Hildegard Trabant

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Hildegard Trabant
Window hildegardtrabant.jpg
Born(1927-06-12)12 June 1927
Died18 August 1964(1964-08-18) (aged 37)
Cause of deathShot by a guard whilst attempting to enter West Berlin from East Berlin
Body discoveredThe closed S-Bahn tracks between the Schönhauser Allee and Gesundbrunnen stations
52°32′58″N 13°24′07″E / 52.549483°N 13.401828°E / 52.549483; 13.401828
Resting placeFriedhof Nordend, Berlin-Rosenthal.
52°35′45″N 13°24′23″E / 52.595945°N 13.406458°E / 52.595945; 13.406458
MonumentsWhite Crosses, Berlin
"Window Of Remembrance", Berlin
ResidenceTilsiter Straße 64, Berlin O 34 / 1020 Berlin, GDR
Known for– One of eight women killed at the Berlin Wall
- Probably the only Berlin Wall victim who was classified as an attempted escapee, yet was loyal to, and not critical of, the East German government.
Political partySocialist Unity Party of Germany (Sozialistische Einheitspartei Deutschlands, SED).

Hildegard Johanna Maria Trabant (née Pohl; 12 June 1927 – 18 August 1964) was an East German woman who became the fiftieth known person to die at the Berlin Wall.[1] Trabant was shot and killed by East German border guards during a crossing attempt, one of only eight women victims of the Berlin Wall, and was the only escapee victim known to have a record of loyalty toward the East German regime.

Biography[edit]

Hildegard Trabant's former residence at Richard-Sorge-Straße 64 (then, Tilsiter Straße 64), in Berlin-Friedrichshain, taken in 2014
Richard-Sorge-Straße 64, in Berlin. This is the front door to the former residence of Hildegard Trabant, in Berlin-Friedrichshain, taken in 2014
Hildegard Trabant's grave at the Friedhof Nordend, in Berlin-Rosenthal. Marked as UH Him – B102, taken in 2014
Map of the Friedhof Nordend, in Berlin-Rosenthal. The location of Hildegard Trabant's grave is highlighted in yellow.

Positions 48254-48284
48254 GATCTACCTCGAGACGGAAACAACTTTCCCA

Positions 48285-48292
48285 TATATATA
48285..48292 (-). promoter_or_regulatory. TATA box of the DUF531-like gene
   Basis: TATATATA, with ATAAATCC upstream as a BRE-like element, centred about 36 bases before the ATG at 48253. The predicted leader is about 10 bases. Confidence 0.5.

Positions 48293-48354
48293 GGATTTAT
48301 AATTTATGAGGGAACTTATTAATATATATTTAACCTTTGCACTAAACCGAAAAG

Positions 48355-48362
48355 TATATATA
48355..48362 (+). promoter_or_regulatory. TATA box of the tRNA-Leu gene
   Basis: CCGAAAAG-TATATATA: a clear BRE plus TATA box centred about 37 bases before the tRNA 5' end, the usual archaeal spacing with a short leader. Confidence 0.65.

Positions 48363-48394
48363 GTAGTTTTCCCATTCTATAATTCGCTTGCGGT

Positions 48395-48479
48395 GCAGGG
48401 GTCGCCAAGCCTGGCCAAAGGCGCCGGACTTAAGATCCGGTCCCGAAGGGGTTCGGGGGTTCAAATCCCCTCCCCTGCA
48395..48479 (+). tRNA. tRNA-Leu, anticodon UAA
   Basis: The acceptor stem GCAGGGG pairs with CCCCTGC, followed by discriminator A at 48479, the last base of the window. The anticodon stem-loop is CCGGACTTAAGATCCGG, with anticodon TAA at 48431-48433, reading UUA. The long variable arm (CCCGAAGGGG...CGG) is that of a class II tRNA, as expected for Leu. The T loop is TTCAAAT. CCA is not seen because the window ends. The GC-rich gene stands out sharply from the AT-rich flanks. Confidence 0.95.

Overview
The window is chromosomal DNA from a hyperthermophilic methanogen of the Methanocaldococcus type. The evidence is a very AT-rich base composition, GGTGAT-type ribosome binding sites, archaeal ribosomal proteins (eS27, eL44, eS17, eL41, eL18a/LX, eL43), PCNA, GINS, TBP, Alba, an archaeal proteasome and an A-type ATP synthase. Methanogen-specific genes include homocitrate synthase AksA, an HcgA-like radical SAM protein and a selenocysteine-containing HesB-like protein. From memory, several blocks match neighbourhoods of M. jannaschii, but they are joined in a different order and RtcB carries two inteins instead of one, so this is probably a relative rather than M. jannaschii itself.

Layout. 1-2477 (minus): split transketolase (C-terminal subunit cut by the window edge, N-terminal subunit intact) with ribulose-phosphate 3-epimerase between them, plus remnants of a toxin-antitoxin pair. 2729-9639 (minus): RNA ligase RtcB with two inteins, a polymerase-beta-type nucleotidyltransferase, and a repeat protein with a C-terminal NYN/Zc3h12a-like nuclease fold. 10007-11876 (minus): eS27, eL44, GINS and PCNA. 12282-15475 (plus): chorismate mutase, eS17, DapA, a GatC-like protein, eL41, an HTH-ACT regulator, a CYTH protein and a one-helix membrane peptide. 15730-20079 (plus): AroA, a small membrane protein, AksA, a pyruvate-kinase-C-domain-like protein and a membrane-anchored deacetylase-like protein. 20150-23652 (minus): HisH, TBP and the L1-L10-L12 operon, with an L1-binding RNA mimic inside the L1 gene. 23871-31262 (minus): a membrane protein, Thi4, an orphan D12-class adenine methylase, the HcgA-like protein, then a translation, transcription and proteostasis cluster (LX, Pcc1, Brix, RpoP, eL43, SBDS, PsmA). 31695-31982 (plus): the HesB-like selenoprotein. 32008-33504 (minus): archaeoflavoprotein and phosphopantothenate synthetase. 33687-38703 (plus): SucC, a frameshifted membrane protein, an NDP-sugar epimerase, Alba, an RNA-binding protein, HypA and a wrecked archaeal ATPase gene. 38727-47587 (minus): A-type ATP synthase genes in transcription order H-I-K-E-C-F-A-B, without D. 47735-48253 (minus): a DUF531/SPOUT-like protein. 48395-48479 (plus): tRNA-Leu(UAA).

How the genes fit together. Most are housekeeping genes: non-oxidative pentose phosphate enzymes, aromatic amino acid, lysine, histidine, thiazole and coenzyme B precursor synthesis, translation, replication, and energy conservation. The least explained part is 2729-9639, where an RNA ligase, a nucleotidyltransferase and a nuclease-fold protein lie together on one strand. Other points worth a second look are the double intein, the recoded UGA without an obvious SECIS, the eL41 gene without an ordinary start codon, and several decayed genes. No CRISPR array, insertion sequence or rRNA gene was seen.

Hildegard Pohl was born on 12 June 1927 in Berlin, Weimar Republic, and grew up in the city. She was loyal to the East German regime, having joined the governing Socialist Unity Party in 1949 at the age of 22, where she was valued as an active party member. In 1954, she married Günter Horst Trabant, a People's Police officer who was employed in the passport and registration division; the couple had no children due to a lower abdomen operation that rendered Hildegard unable to bear children.[2] The Trabants lived in an apartment complex on Tilsiter Straße 64 (now Richard-Sorge-Straße), in the Friedrichshain district of East Berlin, near U-Bahnhof Frankfurter Tor.[3][4] Possibly facilitating their residence there, Trabant was a property manager in the Kommunale Wohnungsverwaltung Friedrichshain, a municipal housing administration in Friedrichshain.[5]

Death[edit]

On 18 August 1964, Günter Trabant reported to his office that he had not seen his wife since 7:00 in the morning the day prior, 17 August, and that some of her clothes were missing.[6][5] At 6:50 in the evening the same day, Hildegard Trabant was shot trying to cross the border between East Berlin and West Berlin. Trabant had attempted to leave via a disused S-Bahn line between S-Bhf Berlin-Gesundbrunnen and S-Bhf Berlin-Schönhauser Allee, and nad managed to overcome the inner wall, but was discovered by East German border guards as she was hiding behind some shrubs before reaching the other side. She ignored verbal challenges to come out from behind the shrubs and surrender. Instead, she ran back towards the inner wall and East Berlin, to avoid arrest. One of the guards fired a warning shot to get Trabant to stop, but when she continued to run, a second shot was fired, hitting her in the back. Trabant died about an hour later at the "Police Hospital" ("Krankenhaus der Volkspolizei" – now known as the "Army Hospital" ("Bundeswehrkrankenhaus"); she was 37 years old.[7]